Month: December 2007

Tied Up in Knots

Call it Murphy’s Law of knots: If something can get tangled up, it will. “Anything that’s long and flexible seems to somehow end up knotted,” says Andrew Belmonte, an applied mathematician at Pennsylvania State University in University Park. Belmonte has plenty of alarming anecdotal evidence. “It certainly happens in my house, with the cords of the venetian blind.” But the knot scourge is a global one, as anyone who owns a desktop computer can confirm after peeking at the mess of connection cables and power cords behind the desk.

Now, scientists think they may have found out how and why things find their way into knotty arrangements. By tumbling a string of rope inside a box, biophysicists Dorian Raymer and Douglas Smith have discovered that knots—even complex knots—form surprisingly fast and often. The string first coils up, and then its free ends swivel around the other coils, tracing a random path among them. That essentially makes the coils into a braid, producing knots, the scientists say.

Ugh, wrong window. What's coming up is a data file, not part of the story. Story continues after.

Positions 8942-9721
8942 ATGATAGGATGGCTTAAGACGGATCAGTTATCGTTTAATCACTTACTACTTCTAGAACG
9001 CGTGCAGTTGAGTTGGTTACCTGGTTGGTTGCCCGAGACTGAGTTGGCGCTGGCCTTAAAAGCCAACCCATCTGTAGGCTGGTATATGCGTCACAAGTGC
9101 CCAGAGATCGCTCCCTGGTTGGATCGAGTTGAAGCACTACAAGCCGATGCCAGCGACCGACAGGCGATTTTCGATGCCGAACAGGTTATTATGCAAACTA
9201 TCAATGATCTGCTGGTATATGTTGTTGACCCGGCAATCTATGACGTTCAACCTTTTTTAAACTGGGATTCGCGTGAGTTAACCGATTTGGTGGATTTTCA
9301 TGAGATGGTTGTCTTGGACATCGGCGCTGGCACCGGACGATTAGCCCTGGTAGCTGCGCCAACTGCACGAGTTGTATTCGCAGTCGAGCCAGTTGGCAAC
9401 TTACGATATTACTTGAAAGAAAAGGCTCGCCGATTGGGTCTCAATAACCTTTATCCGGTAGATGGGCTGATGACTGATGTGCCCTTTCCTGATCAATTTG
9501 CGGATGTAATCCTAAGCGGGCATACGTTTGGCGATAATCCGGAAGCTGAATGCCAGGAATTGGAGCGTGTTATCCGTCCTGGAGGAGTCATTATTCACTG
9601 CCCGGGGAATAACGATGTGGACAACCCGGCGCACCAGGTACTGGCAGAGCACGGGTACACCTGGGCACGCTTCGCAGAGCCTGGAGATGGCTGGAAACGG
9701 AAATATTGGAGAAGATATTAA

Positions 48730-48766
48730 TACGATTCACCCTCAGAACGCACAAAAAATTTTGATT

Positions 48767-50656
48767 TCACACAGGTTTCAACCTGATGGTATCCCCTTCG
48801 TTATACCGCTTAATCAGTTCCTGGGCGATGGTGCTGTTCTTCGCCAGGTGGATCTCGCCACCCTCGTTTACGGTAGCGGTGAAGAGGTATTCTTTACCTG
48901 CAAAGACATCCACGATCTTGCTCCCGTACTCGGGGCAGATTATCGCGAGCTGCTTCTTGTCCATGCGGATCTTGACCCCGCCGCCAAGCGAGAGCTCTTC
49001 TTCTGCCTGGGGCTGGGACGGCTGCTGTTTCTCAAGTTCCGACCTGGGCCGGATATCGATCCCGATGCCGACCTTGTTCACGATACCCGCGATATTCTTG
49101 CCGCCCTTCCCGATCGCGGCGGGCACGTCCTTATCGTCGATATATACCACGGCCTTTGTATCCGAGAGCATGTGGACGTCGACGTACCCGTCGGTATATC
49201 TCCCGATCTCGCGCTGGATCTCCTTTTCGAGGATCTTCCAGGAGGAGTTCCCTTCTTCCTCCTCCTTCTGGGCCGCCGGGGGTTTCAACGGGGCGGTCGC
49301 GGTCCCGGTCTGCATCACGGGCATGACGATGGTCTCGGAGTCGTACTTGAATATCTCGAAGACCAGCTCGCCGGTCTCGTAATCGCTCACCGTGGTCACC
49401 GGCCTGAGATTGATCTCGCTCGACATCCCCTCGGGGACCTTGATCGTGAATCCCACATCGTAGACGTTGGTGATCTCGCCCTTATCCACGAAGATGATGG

The results’ relevance may go well beyond explaining the epidemic of tangled venetian blind cords. That’s because spontaneous knots seem to be prevalent in nature, especially in biological molecules. For example, knottiness may be crucial to the workings of certain proteins (see “Knots in Proteins”). And knots can randomly form in DNA, hampering duplication or gene expression—so much so that living cells deploy special knot-chopping enzymes.

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Slightly noisy signals can turn into rare large spikes in an optical fiber’s output, in much the same way as unpredictable weather conditions occasionally create monstrous, isolated oceanic waves, researchers have found.

The new technique for creating such “rogue waves” in the lab might help physicists understand them as a general phenomenon, in the hope of predicting the risks for vessels at sea.

A rogue wave will appear “at a random location, at a random time,” says Bahram Jalali, an electrical engineer at the University of California, Los Angeles (UCLA), who developed an interest in rogue waves while spending time on his 36-foot sailboat.

(Read the rest of my article on the Science News web site (password required))